School started 2 weeks ago and although it has taken 2 weeks for them to get used to me, most of the kids are attending now. So the time Deb’s had to just sit around under our verandah has been greatly reduced (but I’m still managing - Deb). Since the last photo of the house, the verandah has been renovated again. It now has low woven walls and open lattice windows all made of bamboo. The theory behind this was to reduce the risk of spectator injury during the regular afternoon soccer matches (our verandah is directly behind one set of goals so it’s a good viewing position but a bit risky!) Nic helped John (the principal’s husband), Milla (their son) and Robert (the school handy man) create the structure. Robert finds Nic constantly amusing and he laughs at EVERYTHING Nic says (even “hello”)!
We really have been welcomed with open arms here and the past week has been testament to that. Last Friday a group of people came from the village to do weeding and tidying up around the school (all with bush knives, even the small children!) Leipakoa (the principal) explained that they came because they were all from her and John’s tribe, Matonglai, and asked us to be part of their tribe as well. The men all call each other “brother” and the women are all “sisters”. But they are also all fathers and mothers to all the children of the tribe. So now we have pikininis and yesterday was Mother’s Day in Nikaura!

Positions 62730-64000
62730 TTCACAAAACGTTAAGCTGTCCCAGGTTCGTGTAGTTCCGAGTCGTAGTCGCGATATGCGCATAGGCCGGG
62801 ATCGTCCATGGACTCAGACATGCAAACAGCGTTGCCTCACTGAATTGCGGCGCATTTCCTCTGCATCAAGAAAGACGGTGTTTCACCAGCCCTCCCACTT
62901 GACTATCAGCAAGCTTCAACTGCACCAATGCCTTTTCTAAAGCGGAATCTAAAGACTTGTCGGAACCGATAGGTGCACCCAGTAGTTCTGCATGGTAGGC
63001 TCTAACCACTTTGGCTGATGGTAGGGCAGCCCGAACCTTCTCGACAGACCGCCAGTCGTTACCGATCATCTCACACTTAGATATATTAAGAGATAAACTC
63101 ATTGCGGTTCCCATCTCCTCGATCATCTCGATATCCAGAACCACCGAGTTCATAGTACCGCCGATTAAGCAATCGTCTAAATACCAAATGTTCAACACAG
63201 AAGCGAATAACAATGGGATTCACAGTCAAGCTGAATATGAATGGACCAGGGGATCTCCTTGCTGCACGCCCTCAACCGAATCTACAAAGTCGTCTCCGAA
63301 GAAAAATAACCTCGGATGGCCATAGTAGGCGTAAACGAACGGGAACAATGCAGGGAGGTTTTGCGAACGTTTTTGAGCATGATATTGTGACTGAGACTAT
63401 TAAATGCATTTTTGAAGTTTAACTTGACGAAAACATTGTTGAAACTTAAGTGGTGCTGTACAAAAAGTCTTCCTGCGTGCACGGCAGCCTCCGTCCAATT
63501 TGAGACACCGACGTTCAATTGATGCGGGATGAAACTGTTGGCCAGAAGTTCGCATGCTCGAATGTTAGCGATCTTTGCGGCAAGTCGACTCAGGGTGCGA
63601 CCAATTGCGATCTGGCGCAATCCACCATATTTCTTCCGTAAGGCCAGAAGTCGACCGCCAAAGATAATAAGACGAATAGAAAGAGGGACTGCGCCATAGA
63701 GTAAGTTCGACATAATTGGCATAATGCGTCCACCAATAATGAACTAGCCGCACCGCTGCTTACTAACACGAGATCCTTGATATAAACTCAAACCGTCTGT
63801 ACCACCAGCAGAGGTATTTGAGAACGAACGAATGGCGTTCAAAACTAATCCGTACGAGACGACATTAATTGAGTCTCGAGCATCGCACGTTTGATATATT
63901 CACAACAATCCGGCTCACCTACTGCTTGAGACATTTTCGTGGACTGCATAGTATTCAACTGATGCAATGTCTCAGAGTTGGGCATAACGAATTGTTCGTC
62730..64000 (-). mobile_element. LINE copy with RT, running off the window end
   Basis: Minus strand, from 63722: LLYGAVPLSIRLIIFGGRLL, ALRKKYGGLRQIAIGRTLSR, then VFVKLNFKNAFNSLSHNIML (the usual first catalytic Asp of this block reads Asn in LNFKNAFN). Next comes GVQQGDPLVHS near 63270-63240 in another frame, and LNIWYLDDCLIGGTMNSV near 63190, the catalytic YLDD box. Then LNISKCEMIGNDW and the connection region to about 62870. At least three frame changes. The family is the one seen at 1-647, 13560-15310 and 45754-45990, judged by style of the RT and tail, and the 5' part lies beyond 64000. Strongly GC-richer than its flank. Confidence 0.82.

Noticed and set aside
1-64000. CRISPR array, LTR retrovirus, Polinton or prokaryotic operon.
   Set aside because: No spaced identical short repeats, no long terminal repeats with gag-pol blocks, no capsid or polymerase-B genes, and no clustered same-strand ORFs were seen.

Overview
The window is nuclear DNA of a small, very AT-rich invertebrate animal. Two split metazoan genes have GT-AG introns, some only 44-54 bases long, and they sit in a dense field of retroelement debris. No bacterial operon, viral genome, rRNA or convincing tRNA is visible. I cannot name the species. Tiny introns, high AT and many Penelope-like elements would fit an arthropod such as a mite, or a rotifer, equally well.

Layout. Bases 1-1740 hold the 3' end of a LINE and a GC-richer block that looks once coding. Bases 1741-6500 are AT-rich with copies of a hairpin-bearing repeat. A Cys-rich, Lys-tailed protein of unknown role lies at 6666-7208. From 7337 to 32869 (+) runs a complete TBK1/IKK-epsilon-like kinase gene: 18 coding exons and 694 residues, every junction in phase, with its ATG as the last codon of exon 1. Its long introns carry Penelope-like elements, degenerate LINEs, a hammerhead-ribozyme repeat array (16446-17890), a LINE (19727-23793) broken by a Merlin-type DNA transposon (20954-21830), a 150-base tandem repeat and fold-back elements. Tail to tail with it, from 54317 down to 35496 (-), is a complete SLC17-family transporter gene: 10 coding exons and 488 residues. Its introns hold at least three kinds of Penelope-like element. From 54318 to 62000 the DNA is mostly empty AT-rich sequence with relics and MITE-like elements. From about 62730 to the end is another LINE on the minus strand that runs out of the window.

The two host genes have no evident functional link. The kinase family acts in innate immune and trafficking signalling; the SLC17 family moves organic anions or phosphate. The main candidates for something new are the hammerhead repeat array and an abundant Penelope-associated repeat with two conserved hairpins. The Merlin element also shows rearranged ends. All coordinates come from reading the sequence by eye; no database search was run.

The day began with John and Milla making Leipakoa and Deb a breakfast of fresh bread, avocado and fried egg. Next came James (another of Leipakoa and John’s sons who also lives in the village) and his family with kato (type of dohnut), a salu-salu (lei) and an island dress for Deb. His family also cooked us lunch. In the afternoon we went into town for speeches honouring all the “mamas” from the chief, the fathers and the youth. Deb got more gifts from the head elder of the village and then we had a handshaking ceremony where all the mamas lined up and the rest of the village lined up opposite and the filed along shaking all our hands. And then, of course there was more food! Every kind of laplap you can image, rice, soup, symboro (grated manioc wrapped in island cabbage) and plates of it just kept arriving at our mat. There was no way we could have finished even half of it! (but it was fun trying – Nic).